Email is a powerful tool for keeping customers and prospects connected to your business, delivering news and promotions and deepening relationships. But with most people’s inboxes overflowing, how do you stand out from the crowd?
We asked entrepreneurs their secrets for engaging their customers and prospects using email. Here’s how they responded:
Create “lead magnets” and nurture campaigns
I use Mailchimp to deliver simple email-nurture marketing series to my clients. Sending three to five emails after a client signs up for a lead magnet seems to do the trick. A lead magnet can be an ebook, checklist, webinar, video course, online challenge or something free that still provides great value and gets your potential clients into your sales funnel. Use enticing subject lines, avoid spam triggers and collect emails from anyone and everyone whenever you can!
—Melisa Celikel, CEO, Make SHT Happen, San Diego
Make your first emails count
When you add a new contact to your email list, make sure that your first three emails are added value. What I mean by that: Do not ask for anything. Do not focus on your next sale. Do not send any special offers. Just offer advice regarding the product or service you are selling. This tactic works especially well for service businesses. We do this for new prospects, and our open rates are 58%, 46% and 30%, sequentially, for each of those first three emails. While the open rate drops over the course of those three emails, it consistently stays well above typical email-marketing open rates. When you focus on the first communication being as if you are offering advice to a friend, you are developing a relationship with your prospective customer. After establishing the relationship, you can gather more information and move into sharing more about your product or service.
—Katherine Hunter-Blyden, founder and principal, KHB Marketing Group, Pasadena, California
Guide buyers through the purchasing cycle
Email marketing is especially helpful to businesses like ours—an online engagement ring retailer—that have a longer purchasing cycle. Customers need to be guided through a phase of discovery, education, trust-building and finally, conversion. Email marketing can hold their hand through all of these phases and get them to the end goal: the purchase. Post-sale, email marketing can also build long-term value and keep your brand on customers’ minds for any future needs. Our engagement rings sell better when there is a personal touch to our emails, such as a personal message to the customer or a recommendation.
—Slisha Kankariya, co-founder and CMO, With Clarity, New York City
Follow the buyer journey
Map your email offerings to where a buyer is at in their journey. For example, if you’re selling complex B2B software (like we do), then a 25% discount in the first email would not make as much sense as a simple explainer video with an offer for the prospect to schedule a demo. Understand the needs of your audience at each step and ensure your emails align to what your audience wants.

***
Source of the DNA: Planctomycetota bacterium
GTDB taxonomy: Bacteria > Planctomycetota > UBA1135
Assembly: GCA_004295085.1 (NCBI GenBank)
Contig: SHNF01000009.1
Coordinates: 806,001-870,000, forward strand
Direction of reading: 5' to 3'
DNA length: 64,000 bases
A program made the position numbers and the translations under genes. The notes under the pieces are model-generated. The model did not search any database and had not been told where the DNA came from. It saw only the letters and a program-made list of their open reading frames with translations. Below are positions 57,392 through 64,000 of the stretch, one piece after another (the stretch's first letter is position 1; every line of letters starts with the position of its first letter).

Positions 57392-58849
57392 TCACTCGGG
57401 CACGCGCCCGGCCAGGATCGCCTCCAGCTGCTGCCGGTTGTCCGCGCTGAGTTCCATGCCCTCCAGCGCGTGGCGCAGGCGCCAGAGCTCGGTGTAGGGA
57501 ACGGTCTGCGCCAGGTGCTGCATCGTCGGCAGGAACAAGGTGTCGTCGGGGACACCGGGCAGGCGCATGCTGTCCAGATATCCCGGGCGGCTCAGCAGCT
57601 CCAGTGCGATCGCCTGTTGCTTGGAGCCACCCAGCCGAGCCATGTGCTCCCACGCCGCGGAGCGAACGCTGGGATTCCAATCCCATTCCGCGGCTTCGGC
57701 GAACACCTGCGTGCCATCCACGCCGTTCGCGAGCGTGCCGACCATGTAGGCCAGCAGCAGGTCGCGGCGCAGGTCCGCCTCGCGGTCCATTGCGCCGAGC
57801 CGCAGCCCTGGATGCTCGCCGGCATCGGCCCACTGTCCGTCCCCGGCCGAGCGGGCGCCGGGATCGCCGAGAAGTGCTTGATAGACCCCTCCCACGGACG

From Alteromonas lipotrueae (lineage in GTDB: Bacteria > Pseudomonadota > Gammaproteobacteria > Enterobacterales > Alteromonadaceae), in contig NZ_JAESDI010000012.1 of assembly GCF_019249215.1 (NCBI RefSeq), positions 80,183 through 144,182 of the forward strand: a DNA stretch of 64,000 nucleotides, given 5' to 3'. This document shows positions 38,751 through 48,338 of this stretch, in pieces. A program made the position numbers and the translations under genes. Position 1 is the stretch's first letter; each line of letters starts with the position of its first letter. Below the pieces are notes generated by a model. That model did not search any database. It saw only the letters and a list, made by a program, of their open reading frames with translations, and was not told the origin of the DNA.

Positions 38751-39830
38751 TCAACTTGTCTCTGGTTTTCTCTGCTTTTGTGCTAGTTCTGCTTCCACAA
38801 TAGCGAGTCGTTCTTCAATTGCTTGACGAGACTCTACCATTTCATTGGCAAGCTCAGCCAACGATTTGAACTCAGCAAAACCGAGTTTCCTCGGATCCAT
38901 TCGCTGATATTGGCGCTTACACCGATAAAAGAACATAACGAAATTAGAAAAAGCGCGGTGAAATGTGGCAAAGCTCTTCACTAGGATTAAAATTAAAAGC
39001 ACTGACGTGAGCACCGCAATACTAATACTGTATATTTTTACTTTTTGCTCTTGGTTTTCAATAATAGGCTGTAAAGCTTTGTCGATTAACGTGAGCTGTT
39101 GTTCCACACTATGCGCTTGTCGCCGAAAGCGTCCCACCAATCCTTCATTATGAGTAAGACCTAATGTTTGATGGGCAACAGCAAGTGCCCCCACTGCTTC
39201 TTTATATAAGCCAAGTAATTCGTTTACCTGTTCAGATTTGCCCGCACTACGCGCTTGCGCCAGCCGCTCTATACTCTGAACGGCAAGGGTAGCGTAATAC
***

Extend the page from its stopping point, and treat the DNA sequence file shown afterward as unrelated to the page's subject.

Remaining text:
—Wes Marsh, marketing director, BCA Technologies, Maitland, Florida
Segment your list
If you have an email list, look at your open rates and identify the people who are highly engaged. Do research to find out who these people are, and if possible, segment them into smaller lists based on their specific businesses, interests, geography and such. The “segment” is arbitrary, but it will help you focus your message. Reach out to these segmented lists—or even individuals, if you have a high-value prospect—with personal messages based on the segment’s focus. Doing this deepens relationships. You’ll get to know your general audience and learn more about what they like and want more of.
—David Hooper, founder, Big Podcast, Nashville, Tennessee
Mix it up
As a small jewelry business, we use emails not only for marketing, but to let customers know when their work is completed. There are two types of campaigns our customers love: One is getting emails about the latest designs we have completed; we include a picture, a price and more information about the pieces. The second is getting updates on their jewelry designs, repairs and other services. They like that so much more than just receiving a phone call. What we have found, though, is that you have to switch it up. That’s why we don’t use emails purely for marketing. From educational videos to new products to service-related notifications, we email about all of it—and our customers seem to love it.
—Steve Moriarty, co-owner, Moriarty’s Gem Art, Crown Point, Indiana
Attach promotions to transactional emails
Email platforms like SendGrid, Mandrill and Mailgun are all designed to power emails that are typically sent out post-transaction, such as receipt emails, thank-you emails, order confirmations, shipping updates and account changes. These emails tend to have very high open rates (and sometimes recipients open them more than once). That makes them the perfect channel to introduce new information, promotions and shareable content with your customers. We’ve seen a big impact with simple things like adding an alert about an upcoming sale to our notification emails or adding time-sensitive up-sells to our receipt emails to encourage the customer to come back within a defined time period. It’s a costly mistake to overlook the marketing power of your transactional emails.
—Seth Kravitz, CEO, PHLEARN, Chicago
What email strategies have you found help engage customers and prospects with your business? Let us know in the comments section below.
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